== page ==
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From "Andy Stevens" <>
Subject Re: Determining the host OS
Date Tue, 20 Jan 2009 17:55:01 GMT
2009/1/20 Martin Holmes <>:
> HI Steve,
> Do you know how to call this in a sitemap? If I pass this into an XSLT
> transformation:
> <map:parameter name="osName" value="{}" />
> the parameter is empty.

That looks reasonable to me.  I assume you've got the input module
defined somewhere? (either in the components section of the sitemap
or, more likely, the default
logger="core.modules.input" name="system-property"/>
entry in cocoon.xconf)
Chances are it would throw an error anyway if it wasn't.

What if you try
<map:parameter name="osName" value="testing-{}" />
?  Is the parameter still empty in your XSL?  If so, it's not the
input module bit that's the problem.  What does the start of your XSL
file (especially the xsl:param) look like?

The system-property module is a jxpath-based one; I know the example
on uses
but I'd have thought it should still be okay with no functions.  Do
any other system properties work?  Perhaps the app server hides some
of them - if you write a JSP that loops over them all and prints them
out, is included in the list?  Are you getting any
securitymanager errors appearing in the logs?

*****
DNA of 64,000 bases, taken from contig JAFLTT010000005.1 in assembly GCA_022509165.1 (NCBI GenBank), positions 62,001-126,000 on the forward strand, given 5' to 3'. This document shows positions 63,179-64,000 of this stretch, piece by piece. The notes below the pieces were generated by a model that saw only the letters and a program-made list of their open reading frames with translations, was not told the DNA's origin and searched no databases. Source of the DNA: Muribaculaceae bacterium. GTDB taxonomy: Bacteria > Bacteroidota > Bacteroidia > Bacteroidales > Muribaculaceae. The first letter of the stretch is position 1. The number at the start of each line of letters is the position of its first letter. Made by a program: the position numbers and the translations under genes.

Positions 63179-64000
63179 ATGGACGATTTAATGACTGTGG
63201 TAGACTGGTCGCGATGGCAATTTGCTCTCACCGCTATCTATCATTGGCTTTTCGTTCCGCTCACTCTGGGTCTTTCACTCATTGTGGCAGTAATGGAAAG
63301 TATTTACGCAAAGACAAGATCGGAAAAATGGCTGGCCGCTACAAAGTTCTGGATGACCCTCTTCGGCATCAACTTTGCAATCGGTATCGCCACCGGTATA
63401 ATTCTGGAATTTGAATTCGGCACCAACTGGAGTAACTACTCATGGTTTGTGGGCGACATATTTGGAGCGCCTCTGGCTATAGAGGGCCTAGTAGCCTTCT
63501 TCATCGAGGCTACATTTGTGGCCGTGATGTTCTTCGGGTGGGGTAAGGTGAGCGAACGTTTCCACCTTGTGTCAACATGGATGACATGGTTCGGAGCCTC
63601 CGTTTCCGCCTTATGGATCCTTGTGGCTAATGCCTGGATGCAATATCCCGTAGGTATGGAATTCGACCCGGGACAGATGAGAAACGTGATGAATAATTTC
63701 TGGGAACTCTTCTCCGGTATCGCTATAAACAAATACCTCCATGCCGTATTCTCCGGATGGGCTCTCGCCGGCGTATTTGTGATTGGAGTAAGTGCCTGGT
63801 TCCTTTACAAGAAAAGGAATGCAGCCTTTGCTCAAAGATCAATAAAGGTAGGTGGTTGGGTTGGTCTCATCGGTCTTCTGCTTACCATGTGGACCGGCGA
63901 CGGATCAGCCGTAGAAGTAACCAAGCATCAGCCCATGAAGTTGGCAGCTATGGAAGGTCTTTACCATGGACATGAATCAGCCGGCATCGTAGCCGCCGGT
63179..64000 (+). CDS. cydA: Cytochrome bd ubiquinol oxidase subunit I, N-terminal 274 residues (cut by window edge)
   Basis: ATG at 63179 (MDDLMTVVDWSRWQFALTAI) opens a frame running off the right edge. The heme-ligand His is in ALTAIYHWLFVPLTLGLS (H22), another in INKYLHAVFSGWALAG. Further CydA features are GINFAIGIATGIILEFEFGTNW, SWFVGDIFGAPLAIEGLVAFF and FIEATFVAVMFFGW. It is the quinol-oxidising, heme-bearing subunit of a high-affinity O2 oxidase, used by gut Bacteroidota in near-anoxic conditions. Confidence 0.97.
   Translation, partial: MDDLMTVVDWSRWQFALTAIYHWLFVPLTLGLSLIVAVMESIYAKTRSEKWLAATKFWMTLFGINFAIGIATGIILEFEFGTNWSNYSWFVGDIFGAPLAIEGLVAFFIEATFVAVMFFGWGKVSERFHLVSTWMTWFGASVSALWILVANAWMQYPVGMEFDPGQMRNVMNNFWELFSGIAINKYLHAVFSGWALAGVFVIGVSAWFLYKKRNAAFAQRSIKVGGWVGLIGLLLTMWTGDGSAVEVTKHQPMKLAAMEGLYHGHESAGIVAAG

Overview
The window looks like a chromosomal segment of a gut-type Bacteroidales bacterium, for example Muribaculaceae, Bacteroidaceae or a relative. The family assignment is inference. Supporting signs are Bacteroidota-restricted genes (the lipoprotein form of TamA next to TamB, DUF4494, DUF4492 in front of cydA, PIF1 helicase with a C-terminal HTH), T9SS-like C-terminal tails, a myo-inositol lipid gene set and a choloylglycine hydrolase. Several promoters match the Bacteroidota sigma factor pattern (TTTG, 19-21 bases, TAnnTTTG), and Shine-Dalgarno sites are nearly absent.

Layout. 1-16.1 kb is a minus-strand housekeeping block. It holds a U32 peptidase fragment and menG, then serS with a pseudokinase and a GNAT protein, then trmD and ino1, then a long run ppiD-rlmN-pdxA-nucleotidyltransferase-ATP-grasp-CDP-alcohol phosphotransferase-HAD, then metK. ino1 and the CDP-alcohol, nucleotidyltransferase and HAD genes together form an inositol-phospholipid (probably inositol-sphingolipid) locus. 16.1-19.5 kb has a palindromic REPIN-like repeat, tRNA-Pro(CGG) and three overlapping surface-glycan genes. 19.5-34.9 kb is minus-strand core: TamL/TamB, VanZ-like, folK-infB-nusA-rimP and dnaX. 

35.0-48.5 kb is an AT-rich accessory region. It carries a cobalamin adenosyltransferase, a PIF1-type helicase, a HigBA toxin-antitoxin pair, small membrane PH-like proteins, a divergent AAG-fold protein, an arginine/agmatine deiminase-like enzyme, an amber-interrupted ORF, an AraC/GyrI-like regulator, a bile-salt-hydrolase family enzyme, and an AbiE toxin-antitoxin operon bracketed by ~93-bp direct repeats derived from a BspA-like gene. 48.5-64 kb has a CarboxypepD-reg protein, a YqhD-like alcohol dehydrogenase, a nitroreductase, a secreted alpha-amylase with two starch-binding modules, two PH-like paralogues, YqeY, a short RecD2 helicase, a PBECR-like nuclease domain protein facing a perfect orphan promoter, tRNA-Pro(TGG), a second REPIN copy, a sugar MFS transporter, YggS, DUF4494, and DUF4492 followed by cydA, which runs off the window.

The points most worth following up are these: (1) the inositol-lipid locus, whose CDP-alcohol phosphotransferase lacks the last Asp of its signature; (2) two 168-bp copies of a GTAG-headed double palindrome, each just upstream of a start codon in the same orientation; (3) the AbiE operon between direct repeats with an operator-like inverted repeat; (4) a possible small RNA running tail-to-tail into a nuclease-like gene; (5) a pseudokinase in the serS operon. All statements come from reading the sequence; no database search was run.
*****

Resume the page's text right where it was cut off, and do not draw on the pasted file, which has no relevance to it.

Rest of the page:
Some more ideas at least.


> Cheers,
> Martin
> Stephen Winnall wrote:
>> There is a module called SystemPropertyModule which appears to do what you
>> want. Just ask it for "".
>> Steve
>> On 20 Jan 2009, at 01:09, Martin Holmes wrote:
>>> HI folks,
>>> I'm trying to write a Cocoon-2.1-based application which I want to be
>>> completely portable between Tomcats running on Linux, OSX and Windows. I'm
>>> having a problem with the use of slashes and backslashes, especially on
>>> Windows, where I've found that some relative paths are expressed with
>>> backslashes and some with forward slashes, and the {realpath:/} constant
>>> returns a value without a trailing slash (whereas on *nix there seems to
>>> always be a trailing slash.
>>> I could solve these problems using Flowscript and XSLT if I could
>>> determine what host OS Cocoon is running on. However, I can't find a way to
>>> do that in the sitemap. There's the HostSelector, which tells me the domain
>>> of the host; and there's the BrowserSelector, which tells me the connecting
>>> client's browser; but there's no way I can find to discover what operating
>>> system Cocoon is running on.
>>> Does anyone know a way to do this, preferably directly in the sitemap?
>>> All help appreciated,
>>> Martin

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